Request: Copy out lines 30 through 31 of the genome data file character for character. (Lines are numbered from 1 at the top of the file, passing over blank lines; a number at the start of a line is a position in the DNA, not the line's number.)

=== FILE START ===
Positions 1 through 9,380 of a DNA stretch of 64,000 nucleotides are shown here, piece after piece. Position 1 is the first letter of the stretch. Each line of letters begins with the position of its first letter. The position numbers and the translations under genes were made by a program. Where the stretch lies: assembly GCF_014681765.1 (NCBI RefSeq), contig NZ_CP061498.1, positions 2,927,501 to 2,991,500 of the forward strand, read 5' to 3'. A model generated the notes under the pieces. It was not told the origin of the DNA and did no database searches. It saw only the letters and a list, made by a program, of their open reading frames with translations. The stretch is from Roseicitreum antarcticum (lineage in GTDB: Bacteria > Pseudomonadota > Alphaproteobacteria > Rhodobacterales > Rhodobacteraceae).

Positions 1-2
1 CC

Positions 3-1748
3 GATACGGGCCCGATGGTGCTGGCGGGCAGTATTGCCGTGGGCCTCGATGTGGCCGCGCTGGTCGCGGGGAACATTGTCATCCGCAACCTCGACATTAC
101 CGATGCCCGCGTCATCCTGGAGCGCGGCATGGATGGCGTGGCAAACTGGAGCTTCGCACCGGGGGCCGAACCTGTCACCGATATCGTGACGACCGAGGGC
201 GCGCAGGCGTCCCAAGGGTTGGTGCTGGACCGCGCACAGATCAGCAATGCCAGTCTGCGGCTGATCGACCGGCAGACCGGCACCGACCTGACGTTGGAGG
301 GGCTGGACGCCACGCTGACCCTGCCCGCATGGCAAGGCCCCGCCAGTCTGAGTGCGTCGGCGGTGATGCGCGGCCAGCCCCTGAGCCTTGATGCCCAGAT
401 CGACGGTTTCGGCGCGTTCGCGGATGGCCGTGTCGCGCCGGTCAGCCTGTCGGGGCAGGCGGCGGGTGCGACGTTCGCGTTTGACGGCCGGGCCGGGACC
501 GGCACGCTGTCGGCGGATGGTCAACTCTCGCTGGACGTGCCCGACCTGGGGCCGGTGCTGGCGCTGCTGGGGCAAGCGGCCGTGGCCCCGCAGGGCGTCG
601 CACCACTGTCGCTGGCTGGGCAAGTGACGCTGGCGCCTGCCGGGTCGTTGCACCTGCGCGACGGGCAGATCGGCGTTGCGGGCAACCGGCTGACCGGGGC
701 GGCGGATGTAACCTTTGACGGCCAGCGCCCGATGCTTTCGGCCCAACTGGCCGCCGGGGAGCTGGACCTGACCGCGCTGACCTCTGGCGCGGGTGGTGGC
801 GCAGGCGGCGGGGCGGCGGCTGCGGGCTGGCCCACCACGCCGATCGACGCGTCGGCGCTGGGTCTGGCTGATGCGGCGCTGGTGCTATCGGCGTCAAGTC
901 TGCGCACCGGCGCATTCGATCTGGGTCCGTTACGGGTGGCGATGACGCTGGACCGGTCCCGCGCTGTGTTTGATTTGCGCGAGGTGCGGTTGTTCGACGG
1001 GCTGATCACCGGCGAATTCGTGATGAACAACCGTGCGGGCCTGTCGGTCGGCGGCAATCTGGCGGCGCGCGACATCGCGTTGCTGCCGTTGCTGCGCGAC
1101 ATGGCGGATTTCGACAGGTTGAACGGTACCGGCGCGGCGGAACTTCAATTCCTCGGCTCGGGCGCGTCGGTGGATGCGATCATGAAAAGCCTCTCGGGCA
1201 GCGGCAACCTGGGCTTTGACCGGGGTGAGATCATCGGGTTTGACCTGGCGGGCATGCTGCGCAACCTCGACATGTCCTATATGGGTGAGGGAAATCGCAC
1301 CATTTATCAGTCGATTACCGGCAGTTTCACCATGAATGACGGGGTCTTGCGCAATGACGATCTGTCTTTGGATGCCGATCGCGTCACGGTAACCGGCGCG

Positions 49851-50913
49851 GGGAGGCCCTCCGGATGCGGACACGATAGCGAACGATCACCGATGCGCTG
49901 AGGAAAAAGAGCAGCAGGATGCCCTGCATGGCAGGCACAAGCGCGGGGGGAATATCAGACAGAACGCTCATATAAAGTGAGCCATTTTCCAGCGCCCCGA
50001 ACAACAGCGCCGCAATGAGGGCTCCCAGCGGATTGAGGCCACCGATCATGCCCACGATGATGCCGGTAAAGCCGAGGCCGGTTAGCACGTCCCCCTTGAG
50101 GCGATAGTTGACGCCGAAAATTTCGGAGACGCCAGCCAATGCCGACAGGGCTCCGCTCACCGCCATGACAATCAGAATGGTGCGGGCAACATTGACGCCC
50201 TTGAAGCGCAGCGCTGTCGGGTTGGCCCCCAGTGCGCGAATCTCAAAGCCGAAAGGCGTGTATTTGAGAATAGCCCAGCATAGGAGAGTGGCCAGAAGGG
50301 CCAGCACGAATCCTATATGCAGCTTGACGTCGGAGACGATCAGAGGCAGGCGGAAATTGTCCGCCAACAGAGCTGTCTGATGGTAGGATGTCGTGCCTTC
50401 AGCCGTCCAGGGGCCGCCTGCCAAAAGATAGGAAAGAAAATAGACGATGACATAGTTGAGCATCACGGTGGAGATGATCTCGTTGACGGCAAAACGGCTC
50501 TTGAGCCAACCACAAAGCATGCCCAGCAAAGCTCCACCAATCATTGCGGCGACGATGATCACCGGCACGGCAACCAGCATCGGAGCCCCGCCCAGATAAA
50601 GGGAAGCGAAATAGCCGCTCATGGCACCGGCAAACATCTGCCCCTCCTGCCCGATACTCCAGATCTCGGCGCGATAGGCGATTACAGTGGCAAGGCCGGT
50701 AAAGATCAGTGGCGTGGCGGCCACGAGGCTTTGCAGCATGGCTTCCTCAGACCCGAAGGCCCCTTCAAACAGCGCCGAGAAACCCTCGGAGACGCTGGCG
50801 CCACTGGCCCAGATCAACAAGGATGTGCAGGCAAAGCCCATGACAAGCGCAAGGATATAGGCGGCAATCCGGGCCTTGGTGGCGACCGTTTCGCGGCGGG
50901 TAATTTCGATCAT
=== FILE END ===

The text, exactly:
50801 CCACTGGCCCAGATCAACAAGGATGTGCAGGCAAAGCCCATGACAAGCGCAAGGATATAGGCGGCAATCCGGGCCTTGGTGGCGACCGTTTCGCGGCGGG
50901 TAATTTCGATCAT